When Pythagoras came to Croton, he founded a philosophical school called 'semicircle'. The school had many followers, but the inner circle of the school had smaller number of philosophers/mathematicians who were called mathematikoi . They lived as if they were in a monastery, having no private property and observing a number of strict rules. Among other things, they believed that
- Nature and the whole reality has an underlying mathematical structure
- That philosophy should be used for spiritual purification
- That the soul which is pure can rise to experience the union with the divine
- That certain symbols (including mathematical) have a mystical significance.
Some remarks on the video:
The supernatural numbers are already called hypernatural numbers. They are "unlimited" numbers and not finite.
Cantor wanted to believe in an actual infinite existing in his set theory. He wanted there to be a highest level of infinity but Russell dispelled that notion with Russell's paradox. Since then, Quine and others have developed set theories with a maximally, absolutely infinite set.
The Ultimate court: "if I am sane, I will tell the truth, only the truth, however not all of the truth." (<--from the video) Sanity is often an issue with mathematicians. This whole post was inspired by a remark I made to greeney2 about what happens to some people who let God all the way in.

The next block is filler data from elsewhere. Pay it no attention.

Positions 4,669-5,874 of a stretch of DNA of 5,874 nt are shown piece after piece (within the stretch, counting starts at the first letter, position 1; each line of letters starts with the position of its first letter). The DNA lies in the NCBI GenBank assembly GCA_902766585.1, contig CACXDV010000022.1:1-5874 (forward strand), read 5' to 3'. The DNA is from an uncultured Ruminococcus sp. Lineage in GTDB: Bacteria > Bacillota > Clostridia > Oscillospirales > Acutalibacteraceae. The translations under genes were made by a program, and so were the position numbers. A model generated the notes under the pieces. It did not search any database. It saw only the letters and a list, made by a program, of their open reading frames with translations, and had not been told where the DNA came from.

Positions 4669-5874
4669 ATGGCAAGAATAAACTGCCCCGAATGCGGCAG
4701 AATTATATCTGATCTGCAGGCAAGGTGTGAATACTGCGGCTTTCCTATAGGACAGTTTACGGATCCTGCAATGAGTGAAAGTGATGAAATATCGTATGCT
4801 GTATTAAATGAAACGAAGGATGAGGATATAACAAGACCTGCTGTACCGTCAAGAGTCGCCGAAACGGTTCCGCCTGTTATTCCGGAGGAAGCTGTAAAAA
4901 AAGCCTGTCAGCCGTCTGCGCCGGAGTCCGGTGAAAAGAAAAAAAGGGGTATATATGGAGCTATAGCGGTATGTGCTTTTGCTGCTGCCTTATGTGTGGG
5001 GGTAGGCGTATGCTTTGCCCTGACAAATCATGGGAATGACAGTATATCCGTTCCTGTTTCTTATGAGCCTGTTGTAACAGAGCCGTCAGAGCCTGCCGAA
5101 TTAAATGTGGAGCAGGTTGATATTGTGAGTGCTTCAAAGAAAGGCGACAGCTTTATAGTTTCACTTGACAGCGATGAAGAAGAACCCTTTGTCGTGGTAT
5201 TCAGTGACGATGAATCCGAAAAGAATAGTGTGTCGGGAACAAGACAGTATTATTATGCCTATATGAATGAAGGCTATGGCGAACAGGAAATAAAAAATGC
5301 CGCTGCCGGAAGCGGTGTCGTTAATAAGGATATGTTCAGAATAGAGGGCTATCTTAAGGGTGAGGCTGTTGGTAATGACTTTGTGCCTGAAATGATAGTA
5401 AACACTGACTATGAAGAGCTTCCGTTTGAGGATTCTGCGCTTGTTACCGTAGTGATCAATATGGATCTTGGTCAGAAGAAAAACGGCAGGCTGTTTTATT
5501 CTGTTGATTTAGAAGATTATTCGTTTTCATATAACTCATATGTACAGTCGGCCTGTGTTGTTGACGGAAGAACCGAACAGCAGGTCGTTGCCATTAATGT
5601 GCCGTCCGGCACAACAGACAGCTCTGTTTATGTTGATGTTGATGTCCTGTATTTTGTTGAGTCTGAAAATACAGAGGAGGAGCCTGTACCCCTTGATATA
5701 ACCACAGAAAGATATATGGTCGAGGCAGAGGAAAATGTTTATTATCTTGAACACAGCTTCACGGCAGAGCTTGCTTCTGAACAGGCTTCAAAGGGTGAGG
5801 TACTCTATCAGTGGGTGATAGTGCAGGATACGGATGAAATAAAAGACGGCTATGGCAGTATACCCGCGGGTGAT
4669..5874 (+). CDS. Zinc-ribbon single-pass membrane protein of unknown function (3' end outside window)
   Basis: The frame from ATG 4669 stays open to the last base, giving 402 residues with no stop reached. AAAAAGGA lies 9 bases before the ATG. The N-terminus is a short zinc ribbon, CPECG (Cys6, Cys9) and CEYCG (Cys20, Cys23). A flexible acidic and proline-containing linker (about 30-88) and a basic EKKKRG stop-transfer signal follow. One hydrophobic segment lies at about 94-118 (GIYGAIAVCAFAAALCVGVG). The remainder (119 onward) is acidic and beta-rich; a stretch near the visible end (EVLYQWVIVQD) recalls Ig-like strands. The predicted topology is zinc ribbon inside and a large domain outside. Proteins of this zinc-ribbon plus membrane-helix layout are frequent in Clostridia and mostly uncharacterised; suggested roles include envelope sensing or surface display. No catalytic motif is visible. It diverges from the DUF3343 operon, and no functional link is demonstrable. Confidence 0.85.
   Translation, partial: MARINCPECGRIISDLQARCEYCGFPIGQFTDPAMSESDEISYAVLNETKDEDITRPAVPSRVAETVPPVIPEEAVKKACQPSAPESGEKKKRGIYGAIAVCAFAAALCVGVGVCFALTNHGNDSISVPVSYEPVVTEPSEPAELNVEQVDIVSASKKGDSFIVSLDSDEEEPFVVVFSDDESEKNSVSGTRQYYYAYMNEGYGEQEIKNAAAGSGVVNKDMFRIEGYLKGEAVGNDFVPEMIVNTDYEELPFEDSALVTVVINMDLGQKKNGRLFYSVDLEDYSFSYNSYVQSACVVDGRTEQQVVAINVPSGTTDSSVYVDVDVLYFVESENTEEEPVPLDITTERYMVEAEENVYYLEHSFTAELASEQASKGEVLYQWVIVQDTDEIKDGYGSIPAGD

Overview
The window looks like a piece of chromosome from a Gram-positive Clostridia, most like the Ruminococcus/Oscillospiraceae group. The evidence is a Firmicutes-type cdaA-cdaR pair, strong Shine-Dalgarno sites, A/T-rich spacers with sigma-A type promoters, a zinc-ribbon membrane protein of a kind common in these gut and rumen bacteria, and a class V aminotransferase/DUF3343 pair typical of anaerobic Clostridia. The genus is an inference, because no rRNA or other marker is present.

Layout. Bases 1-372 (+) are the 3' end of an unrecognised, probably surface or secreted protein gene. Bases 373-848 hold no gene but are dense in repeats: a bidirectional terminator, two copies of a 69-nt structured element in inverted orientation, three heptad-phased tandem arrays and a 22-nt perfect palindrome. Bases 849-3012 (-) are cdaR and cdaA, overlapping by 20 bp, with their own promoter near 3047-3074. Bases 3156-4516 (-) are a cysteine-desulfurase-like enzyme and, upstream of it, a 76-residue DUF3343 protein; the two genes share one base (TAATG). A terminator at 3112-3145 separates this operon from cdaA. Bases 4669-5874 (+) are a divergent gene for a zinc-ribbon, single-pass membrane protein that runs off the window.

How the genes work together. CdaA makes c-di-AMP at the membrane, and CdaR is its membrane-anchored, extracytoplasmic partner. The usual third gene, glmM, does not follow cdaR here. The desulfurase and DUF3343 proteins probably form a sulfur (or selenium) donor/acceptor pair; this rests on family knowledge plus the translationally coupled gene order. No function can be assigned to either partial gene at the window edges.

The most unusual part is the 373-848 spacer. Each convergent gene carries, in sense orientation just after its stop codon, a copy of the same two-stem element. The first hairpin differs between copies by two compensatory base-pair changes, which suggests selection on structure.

The number of provable theorems is countably infinite. The number of proofs is countably infinite. The number of true statements that lack proof is also countably infinite.
The vid also mentions pantheism briefly.
United with his fellow-men by the strongest of all ties, the tie of a common doom, the free man finds that a new vision is with him always, shedding over every daily task the light of love. The life of Man is a long march through the night, surrounded by invisible foes, tortured by weariness and pain, towards a goal that few can hope to reach, and where none may tarry long. One by one, as they march, our comrades vanish from our sight, seized by the silent orders of omnipotent Death. Very brief is the time in which we can help them, in which their happiness or misery is decided. Be it ours to shed sunshine on their path, to lighten their sorrows by the balm of sympathy, to give them the pure joy of a never-tiring affection, to strengthen failing courage, to instil faith in hours of despair. Let us not weigh in grudging scales their merits and demerits, but let us think only of their need -- of the sorrows, the difficulties, perhaps the blindnesses, that make the misery of their lives; let us remember that they are fellow-sufferers in the same darkness, actors in the same tragedy as ourselves. And so, when their day is over, when their good and their evil have become eternal by the immortality of the past, be it ours to feel that, where they suffered, where they failed, no deed of ours was the cause; but wherever a spark of the divine fire kindled in their hearts, we were ready with encouragement, with sympathy, with brave words in which high courage glowed.
-- Bertrand Russell,
Russell was the one who may have convinced Cantor that the God he had envisioned as the linchpin in his set theory does not exist. For Cantor, his study of the infinite was theology.
Thinking of math as theology or as a way to actually understand reality is not at all new. These particular forms of pantheism are at least as old as the Pythagoreans in the Semicircle society.